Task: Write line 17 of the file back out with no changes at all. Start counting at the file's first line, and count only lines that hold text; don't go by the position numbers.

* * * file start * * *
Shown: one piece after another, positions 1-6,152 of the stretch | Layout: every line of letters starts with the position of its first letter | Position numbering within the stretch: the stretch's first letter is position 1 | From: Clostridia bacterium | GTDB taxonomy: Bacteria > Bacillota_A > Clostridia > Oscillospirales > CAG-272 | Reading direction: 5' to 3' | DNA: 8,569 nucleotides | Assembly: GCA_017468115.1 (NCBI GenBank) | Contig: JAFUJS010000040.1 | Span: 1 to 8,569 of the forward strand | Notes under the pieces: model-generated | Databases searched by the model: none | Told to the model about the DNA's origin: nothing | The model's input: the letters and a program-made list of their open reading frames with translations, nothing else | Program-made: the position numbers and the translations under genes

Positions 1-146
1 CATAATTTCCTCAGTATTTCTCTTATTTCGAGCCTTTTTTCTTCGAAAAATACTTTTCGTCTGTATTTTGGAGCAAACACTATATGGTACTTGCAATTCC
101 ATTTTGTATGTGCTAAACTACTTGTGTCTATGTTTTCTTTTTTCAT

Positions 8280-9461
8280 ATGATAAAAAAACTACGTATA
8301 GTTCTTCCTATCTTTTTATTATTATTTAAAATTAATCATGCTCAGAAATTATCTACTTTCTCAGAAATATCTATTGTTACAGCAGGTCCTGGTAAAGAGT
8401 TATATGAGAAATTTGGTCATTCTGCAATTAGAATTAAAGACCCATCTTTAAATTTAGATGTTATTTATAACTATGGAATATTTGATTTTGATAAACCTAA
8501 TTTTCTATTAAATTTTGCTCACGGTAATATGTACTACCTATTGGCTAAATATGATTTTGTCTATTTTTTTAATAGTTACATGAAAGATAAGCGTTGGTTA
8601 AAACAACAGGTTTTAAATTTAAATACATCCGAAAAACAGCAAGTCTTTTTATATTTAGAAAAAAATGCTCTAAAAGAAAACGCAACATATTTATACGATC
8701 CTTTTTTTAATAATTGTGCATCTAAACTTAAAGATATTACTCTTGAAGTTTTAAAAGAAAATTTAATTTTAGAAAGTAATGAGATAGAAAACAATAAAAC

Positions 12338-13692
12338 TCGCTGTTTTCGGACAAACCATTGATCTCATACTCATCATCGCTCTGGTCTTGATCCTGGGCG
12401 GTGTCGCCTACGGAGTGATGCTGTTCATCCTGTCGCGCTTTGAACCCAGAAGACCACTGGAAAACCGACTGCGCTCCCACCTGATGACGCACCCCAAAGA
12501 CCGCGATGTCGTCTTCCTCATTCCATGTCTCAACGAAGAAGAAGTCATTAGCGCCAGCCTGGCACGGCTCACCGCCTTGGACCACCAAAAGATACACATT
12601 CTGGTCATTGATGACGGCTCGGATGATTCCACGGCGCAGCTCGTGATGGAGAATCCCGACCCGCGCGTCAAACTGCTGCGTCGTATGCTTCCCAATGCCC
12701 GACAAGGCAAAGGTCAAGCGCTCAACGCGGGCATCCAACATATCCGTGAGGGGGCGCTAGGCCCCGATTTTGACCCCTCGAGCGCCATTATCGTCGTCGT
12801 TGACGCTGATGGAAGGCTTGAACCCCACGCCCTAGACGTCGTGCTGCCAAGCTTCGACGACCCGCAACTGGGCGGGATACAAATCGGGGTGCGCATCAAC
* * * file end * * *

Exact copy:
12701 GACAAGGCAAAGGTCAAGCGCTCAACGCGGGCATCCAACATATCCGTGAGGGGGCGCTAGGCCCCGATTTTGACCCCTCGAGCGCCATTATCGTCGTCGT